For Eagles' McGloin and every NFL player, new study reaffirms the risks of a violent game
A Boston University study, revealed Tuesday, strengthened the link between football and the brain disease CTE. "The choice is always there," one Eagles player said, "whether you want to play or not."
In December 2011, while he was the starting quarterback at Penn State, Matt McGloin got into a locker-room fight after practice with one of his teammates, wide receiver Curtis Drake. The circumstances that precipitated the fight aren't material here. The result is. During the brawl, McGloin's head slammed against the floor. He suffered a concussion and underwent a seizure, spending the rest of that afternoon at Mount Nittany Medical Center and missing Penn State's next game. With the Oakland Raiders last season, he took a crushing hit against the Denver Broncos, but the impact was concentrated in his left shoulder; it didn't compare to the fight. "That's kind of really the only bad concussion I've had, thank God," he said.
Bad concussion. One game.
McGloin and the Eagles had just finished practice late Tuesday morning, on the team's second day of training camp, when Boston University released the findings of a study that reaffirmed the dangers of McGloin's chosen profession. The university's school of medicine and VA Boston Healthcare System had examined, posthumously, the brains of 202 football players. Within that sample, the researchers diagnosed 177 cases of chronic traumatic encephalopathy, a degenerative brain disease, and found that the frequency and severity of the diagnoses increased as the level of football increased. There were 111 former NFL players in the study; 110 of them had CTE. There were 53 players who had played in college but not the NFL; 48 of them had CTE.
The numbers were eye-popping, if incomplete. The researchers took care to note that there was an inherent "ascertainment bias" within the study because it relied on donated brains. Presumably, a player who had not experienced the symptoms of CTE—the memory loss, the mood swings, the dementia—would have been far less likely to have had his brain included in the study. There's still no real way to estimate how frequently CTE occurs in all elite football players—there won't be until scientists devise a test to detect the disease before the person has died—but it's long past impossible to deny the risks that the NFL presents now. The league's previous attempts to quell or manipulate research and coverage of the issue of head injuries look all the feebler with every new study, every new revelation. As Eagles safety Malcolm Jenkins said in an interview last year and as McGloin echoed Tuesday, all the players themselves want is reliable information from which they can make their own decisions. They are men, with free will. This is what the science shows. This is what might happen to you in the next few weeks. This is what might happen years from now, once the whistle has stopped.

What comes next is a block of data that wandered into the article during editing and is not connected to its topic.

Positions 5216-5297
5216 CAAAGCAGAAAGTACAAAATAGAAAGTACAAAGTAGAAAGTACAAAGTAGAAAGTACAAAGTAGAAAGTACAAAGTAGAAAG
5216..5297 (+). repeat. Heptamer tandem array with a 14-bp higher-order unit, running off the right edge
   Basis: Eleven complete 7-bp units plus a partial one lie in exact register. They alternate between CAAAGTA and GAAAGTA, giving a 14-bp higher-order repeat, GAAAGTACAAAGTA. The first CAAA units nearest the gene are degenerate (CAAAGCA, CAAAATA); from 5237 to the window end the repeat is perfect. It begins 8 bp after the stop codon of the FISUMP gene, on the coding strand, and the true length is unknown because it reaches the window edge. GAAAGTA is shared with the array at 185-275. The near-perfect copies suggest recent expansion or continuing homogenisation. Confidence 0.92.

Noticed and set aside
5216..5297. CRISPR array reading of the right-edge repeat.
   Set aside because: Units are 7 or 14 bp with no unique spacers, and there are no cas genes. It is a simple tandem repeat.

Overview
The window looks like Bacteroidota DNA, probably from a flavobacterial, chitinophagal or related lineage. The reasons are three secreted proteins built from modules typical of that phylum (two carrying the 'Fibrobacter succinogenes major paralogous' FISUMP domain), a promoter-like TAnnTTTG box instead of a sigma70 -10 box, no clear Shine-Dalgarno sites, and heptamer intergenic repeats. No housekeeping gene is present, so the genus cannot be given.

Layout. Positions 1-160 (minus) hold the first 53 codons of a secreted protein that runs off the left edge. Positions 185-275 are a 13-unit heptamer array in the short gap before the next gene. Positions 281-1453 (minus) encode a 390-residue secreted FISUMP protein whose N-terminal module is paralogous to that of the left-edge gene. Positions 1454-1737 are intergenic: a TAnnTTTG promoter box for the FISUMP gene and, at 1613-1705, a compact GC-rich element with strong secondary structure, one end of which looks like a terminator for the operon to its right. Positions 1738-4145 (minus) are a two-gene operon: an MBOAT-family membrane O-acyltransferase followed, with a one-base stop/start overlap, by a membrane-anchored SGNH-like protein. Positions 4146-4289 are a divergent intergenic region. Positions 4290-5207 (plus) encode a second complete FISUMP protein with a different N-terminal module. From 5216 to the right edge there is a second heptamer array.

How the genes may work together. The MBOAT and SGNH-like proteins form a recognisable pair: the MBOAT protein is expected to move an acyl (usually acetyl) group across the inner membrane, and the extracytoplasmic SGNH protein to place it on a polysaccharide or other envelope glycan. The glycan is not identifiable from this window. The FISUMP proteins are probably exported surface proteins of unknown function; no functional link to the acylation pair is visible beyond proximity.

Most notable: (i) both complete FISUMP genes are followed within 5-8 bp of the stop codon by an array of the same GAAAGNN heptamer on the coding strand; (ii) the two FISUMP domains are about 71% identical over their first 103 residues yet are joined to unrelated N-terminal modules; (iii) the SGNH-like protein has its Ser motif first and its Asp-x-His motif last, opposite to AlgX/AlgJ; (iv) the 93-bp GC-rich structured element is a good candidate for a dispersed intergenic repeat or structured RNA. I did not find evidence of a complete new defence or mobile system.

"The choice is always there: whether you want to play or not," McGloin said. "It's in your hands, whether you want to be there every day, whether you want to show up every day, whether you want to play this game, whether you want to play at a high level. There are a lot of guys who would love to be in the position that we're in. We understand that. There aren't a lot of these jobs that go around. You don't have to be here.
"Again, if somebody is fearful that they're going to end up with long-term effects, I do understand what can happen. I do think if you continue to get injured or you've had a few concussions and have a bit of a history, you do need to take a step back and recognize what's going on and what can happen in those situations and make a smart life decision for you and your family. That's most important. But I can only speak for myself, and I have been blessed so far to not have been dinged up too bad."
He used that word more than once, dinged, without completely acknowledging its delicate, tricky implications—the complex and challenging choices that players sometimes have to make. "We don't need to be heroes," he said. "You get hit. You get dinged up. You've got to understand, 'This is my job, and I love my job.' But you've got to take care of yourself. You've got to make sure you're healthy to prolong your career."
Sounds easy enough, but what about the marginal NFL player, the man hanging on to a job in part through his availability? What's the old line? You can't make the club in the tub. So he gets dinged, and he doesn't say anything, and he stays on the field, in the game, and he gets dinged again, and now, what has he allowed to happen to himself? How much has he changed the course of his health, his future, his life by deciding he can afford to withstand one more collision?
Jenkins did exactly that in 2015. He was concussed in a game against the Dallas Cowboys, told no one and continued playing, and said later he regretted it. A year ago, I listened as former defensive back Bryan Scott detailed how, while living a full, vibrant life, he still worried that 10 years in the NFL had begun to steal memories from him. I have two sons, one who's 6, one who's 3. The Boston University study examined the brains of 14 high school football players and found CTE in three. What if my sons want to play football? How reassuring is that finding, over that sample size, supposed to be?
Matt McGloin has been playing football since he was 5. He has loved the sport since, he said—the competition, the hard work required to excel. He got married last month. If he and his wife, Bailey, someday have a son, what will they tell him? "I can't answer that until I have a son," he said. "We'll see. I haven't thought about it a ton, but I have, and I think it's a tough decision. Every father—at least, I think, a father who plays football as a job—would love to see his son play football."
I'm not so sure about that last part anymore.